On Love Triangles in Books

When I wrote the first draft of The Corner Office, I was warned that love triangles don't work. Readers don't like "cheating" as well as discovering that a heroine ended up with a different man she was with in the first chapters of the story. I agree. As a reader I don't like to feel betrayed when I get emotionally invested in certain romantic relationship.

But bear with me. I never meant for the The Corner Office to be about love triangles.

 

The novel is about making mistakes: in your love life, in your career, in choosing the wrong man. It's about falling into a trap that you've built for yourself, in eloping into something you believed to be true. Life is not perfect, love even less so. Sometimes things we don't understand are the ones that turn the course of our lives. Sometimes the best things are right under our nose, and every day we pass by those and never pay a second of attention.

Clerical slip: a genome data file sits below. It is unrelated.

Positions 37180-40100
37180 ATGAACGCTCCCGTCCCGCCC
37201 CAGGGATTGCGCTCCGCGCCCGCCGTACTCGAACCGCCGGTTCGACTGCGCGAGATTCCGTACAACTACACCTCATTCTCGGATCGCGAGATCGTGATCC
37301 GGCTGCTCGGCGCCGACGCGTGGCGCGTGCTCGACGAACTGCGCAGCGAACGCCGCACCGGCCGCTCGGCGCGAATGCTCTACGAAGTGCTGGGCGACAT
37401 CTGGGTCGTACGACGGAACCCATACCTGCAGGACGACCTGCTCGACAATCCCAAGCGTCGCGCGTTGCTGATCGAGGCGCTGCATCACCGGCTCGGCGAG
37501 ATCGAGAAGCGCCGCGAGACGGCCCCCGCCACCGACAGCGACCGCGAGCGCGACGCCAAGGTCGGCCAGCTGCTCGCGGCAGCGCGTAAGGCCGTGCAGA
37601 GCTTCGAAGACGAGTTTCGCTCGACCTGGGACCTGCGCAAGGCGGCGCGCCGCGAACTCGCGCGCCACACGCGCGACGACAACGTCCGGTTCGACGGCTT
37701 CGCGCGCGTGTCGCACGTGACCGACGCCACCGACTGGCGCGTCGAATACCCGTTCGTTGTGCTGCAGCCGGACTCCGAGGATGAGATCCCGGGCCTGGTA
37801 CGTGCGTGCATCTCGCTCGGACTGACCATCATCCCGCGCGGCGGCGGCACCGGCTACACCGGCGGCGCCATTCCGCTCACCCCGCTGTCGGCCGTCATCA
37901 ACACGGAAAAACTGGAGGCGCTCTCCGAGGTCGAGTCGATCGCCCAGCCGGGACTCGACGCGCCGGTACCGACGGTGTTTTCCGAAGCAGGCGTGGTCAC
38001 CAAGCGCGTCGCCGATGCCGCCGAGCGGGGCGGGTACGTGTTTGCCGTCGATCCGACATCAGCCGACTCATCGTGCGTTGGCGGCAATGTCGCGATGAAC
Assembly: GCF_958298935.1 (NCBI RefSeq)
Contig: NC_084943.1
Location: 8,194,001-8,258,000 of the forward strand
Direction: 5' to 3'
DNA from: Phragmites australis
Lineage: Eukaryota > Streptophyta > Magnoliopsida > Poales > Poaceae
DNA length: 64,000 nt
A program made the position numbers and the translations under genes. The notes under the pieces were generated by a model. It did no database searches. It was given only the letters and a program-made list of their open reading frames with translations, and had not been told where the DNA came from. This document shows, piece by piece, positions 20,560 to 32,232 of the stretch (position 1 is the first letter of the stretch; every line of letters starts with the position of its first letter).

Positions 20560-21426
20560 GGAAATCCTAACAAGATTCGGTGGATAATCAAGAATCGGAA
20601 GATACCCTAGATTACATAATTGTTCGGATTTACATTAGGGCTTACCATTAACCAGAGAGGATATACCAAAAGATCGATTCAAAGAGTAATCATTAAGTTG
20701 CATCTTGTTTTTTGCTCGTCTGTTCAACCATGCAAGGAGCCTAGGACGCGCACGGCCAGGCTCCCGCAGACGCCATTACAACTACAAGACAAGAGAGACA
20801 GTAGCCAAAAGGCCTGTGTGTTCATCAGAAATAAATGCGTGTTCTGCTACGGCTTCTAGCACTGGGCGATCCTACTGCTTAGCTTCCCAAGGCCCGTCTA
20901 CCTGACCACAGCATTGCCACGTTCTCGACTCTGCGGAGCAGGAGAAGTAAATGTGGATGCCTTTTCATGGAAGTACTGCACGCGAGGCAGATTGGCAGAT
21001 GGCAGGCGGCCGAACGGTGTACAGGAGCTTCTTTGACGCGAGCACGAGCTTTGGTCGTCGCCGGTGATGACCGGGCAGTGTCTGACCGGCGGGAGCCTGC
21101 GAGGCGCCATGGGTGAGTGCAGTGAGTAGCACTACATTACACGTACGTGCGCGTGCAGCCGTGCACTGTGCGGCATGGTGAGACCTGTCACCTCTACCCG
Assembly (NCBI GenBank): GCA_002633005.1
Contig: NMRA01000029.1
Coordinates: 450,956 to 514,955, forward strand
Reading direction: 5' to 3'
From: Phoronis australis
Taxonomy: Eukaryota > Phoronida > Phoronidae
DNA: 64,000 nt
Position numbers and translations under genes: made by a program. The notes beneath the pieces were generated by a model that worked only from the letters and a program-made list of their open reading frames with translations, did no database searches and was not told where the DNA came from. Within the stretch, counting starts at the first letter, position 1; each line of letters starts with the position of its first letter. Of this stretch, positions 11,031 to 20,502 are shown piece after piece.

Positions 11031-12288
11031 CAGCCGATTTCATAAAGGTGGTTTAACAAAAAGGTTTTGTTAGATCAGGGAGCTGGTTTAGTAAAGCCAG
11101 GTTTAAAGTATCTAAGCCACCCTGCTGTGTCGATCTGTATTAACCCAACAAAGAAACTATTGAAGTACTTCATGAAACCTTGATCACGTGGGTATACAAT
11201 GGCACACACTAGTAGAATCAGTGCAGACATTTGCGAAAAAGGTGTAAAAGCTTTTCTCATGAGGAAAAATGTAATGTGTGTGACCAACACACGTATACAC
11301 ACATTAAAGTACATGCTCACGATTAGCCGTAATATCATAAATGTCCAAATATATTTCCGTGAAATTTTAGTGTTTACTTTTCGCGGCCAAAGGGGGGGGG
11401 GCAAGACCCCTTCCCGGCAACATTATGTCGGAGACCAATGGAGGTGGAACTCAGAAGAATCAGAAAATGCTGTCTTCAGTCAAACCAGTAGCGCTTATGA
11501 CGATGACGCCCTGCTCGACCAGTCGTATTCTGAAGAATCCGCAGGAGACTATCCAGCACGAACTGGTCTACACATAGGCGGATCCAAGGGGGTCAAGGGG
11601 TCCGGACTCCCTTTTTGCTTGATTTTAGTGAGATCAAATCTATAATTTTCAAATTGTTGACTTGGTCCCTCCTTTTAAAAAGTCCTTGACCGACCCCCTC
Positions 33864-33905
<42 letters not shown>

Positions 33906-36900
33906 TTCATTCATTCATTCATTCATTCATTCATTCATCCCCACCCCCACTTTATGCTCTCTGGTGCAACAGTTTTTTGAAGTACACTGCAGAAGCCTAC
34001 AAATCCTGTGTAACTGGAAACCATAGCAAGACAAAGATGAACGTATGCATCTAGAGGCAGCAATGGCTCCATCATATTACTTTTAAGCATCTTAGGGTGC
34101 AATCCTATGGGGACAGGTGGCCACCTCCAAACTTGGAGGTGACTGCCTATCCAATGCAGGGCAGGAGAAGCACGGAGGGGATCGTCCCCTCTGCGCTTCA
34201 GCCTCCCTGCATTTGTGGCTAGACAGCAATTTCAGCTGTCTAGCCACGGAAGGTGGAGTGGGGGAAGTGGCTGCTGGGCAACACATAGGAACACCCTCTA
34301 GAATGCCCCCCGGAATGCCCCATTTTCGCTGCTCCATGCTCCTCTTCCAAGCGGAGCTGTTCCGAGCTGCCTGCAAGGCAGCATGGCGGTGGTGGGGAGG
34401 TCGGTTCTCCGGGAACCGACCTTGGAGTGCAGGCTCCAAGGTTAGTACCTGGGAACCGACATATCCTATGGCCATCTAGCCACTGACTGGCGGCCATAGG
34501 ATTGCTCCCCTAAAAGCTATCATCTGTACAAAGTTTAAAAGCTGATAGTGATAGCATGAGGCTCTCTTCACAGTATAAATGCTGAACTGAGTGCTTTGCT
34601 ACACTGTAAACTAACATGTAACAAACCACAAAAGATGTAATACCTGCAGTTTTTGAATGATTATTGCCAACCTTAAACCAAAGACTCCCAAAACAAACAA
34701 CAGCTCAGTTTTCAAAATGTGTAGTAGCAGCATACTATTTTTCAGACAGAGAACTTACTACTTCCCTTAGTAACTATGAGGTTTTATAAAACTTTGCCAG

In The Corner Office, the main character Tara gets involved with a man, her subordinate she just hired. He is not like anyone else she'd met in a long while, certainly different from her ex, and he is intent on pursuing her. He is wrong for her, as she quickly discovers, but this mistake is what becomes the turning point in her life. This is really what the book is about: the mistakes that we make, and where it takes us when we're brave enough to try to resolve them.

 

In our lives, we'd never move forward if we didn't make any mistakes. Our mistakes is what makes us human, what allows us to grow. Some mistakes are more damaging than others, and some can be prevented, but without mistakes . . . well, there'd be no plot for The Corner Office.